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For additional information relating to this article, please contact:

Thomas StorringDirector – Economics and Statistics
Tel: 902-424-2410Email:

May 19, 2020

The UK Office for National Statistics (ONS) reported today that the unemployment rate for the three-month period January 2020 to March 2020 averaged 3.9 per cent, down slightly from previous estimates. Over the last seven years, there has been a steady decline in the UK unemployment rate, falling to lows not seen since 1974.

The UK employment rate among those aged 16-64 averaged 76.6 per cent from January to March, the highest rate on record.  The UK employment rate has been at all time highs for the last 8 months.  

Data from January - March 2020 are the period during which the COVID-19 pandemic has relatively little effect on the UK labour market. The ONS and HM Revenue and Customs (HMRC) jointly published an experimental monthly flash estimate of paid employees and their pay as you earn real time information. In April 2020 the number of paid employees fell by 1.2 per cent compared with April 2019 and fell by 1.6 per cent when compared with March 2020. The median monthly pay grew by 2.7 per cent in March 2020 and fell by 0.9 per cent in April 2020 compared with the same period of the previous year.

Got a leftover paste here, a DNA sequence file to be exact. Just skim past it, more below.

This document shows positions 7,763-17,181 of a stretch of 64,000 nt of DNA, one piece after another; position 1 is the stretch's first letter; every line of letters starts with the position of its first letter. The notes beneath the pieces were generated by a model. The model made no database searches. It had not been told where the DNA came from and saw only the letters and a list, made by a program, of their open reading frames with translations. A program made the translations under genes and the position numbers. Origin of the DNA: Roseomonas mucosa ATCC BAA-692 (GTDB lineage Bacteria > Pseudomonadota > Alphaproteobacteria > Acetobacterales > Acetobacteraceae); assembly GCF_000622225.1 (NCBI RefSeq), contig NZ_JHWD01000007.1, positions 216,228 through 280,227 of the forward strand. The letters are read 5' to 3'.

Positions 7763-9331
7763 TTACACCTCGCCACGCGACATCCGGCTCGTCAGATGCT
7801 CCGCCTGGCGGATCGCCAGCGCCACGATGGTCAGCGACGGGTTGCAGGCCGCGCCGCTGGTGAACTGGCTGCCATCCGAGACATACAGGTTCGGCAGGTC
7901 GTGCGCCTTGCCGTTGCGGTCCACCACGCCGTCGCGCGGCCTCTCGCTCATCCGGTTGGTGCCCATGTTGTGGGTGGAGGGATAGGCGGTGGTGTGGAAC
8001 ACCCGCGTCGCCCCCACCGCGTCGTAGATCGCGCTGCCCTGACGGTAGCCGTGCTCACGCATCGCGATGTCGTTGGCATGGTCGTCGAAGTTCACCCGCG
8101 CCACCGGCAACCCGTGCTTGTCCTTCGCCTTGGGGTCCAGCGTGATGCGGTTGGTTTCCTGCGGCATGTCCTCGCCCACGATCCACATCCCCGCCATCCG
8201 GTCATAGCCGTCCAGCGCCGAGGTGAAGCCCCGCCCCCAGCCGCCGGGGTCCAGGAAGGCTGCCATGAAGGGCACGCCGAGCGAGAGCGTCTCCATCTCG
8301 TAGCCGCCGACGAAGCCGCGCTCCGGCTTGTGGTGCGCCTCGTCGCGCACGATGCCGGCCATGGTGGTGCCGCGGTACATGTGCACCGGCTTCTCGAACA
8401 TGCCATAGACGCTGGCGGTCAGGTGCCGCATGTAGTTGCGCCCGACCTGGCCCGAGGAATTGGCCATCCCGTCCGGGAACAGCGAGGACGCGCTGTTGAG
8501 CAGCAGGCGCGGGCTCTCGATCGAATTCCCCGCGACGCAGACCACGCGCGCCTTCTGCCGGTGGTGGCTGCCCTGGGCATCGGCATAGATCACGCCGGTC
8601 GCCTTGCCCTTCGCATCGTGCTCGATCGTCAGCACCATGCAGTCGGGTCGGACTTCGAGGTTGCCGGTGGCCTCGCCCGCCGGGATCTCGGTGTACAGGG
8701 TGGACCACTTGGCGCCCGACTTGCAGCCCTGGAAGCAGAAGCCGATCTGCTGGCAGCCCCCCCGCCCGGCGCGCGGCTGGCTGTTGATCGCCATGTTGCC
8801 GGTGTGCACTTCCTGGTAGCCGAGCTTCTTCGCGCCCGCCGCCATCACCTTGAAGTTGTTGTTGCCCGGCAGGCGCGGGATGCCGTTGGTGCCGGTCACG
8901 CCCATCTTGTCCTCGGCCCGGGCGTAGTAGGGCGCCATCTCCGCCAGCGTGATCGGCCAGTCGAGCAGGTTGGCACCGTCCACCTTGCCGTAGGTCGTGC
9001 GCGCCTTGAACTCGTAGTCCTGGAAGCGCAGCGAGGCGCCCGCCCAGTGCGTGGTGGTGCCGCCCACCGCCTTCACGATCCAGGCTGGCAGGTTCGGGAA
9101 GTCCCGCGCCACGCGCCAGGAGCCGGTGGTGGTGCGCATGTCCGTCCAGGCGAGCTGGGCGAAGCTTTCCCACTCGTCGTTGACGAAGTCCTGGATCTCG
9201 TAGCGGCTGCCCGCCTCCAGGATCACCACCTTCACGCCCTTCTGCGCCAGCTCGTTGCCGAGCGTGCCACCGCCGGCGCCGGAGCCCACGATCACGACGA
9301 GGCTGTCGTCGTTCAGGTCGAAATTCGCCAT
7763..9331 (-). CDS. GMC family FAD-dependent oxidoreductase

The Vacancy Survey for the period February to April 2020 show that the number of vacancies decreased by 21.0 per cent compared with the previous quarter, showing a slump in the demand for labour. The decrease of 170,000 vacancies is the largest quarterly fall in the history of the time series. The Institute for Employment Studies' (IES) analysis of the vacancy data shows that the overall vacancy level decreased by 59 per cent between the second week of March and the week ending 3 May 2020.

The ONS Business Impact of Coronavirus (COVID-19) Survey (BICS) for the period 6 April to 19 April 2020 showed that 23.0 per cent of businesses that responded had temporarily closed or paused trading. Across all industries, 28.0 per cent of the workforce had been furloughed under the terms of the UK government's Coronavirus Job Retention Scheme. Furloughed workers remain employed but are not at work.

Since 2011-2012, employment in the UK has grown faster than the size of the labour force.  The impact of COVID-19 is clearly apparent in falling employment and labour force in Canada and Nova Scotia Labour Force Survey results for April 2020.  



Sources: UK Office for National Statistics: Labour Market Overview

Statistics Canada  Table  14-10-0287-02   Labour force characteristics by age group, monthly, seasonally adjusted

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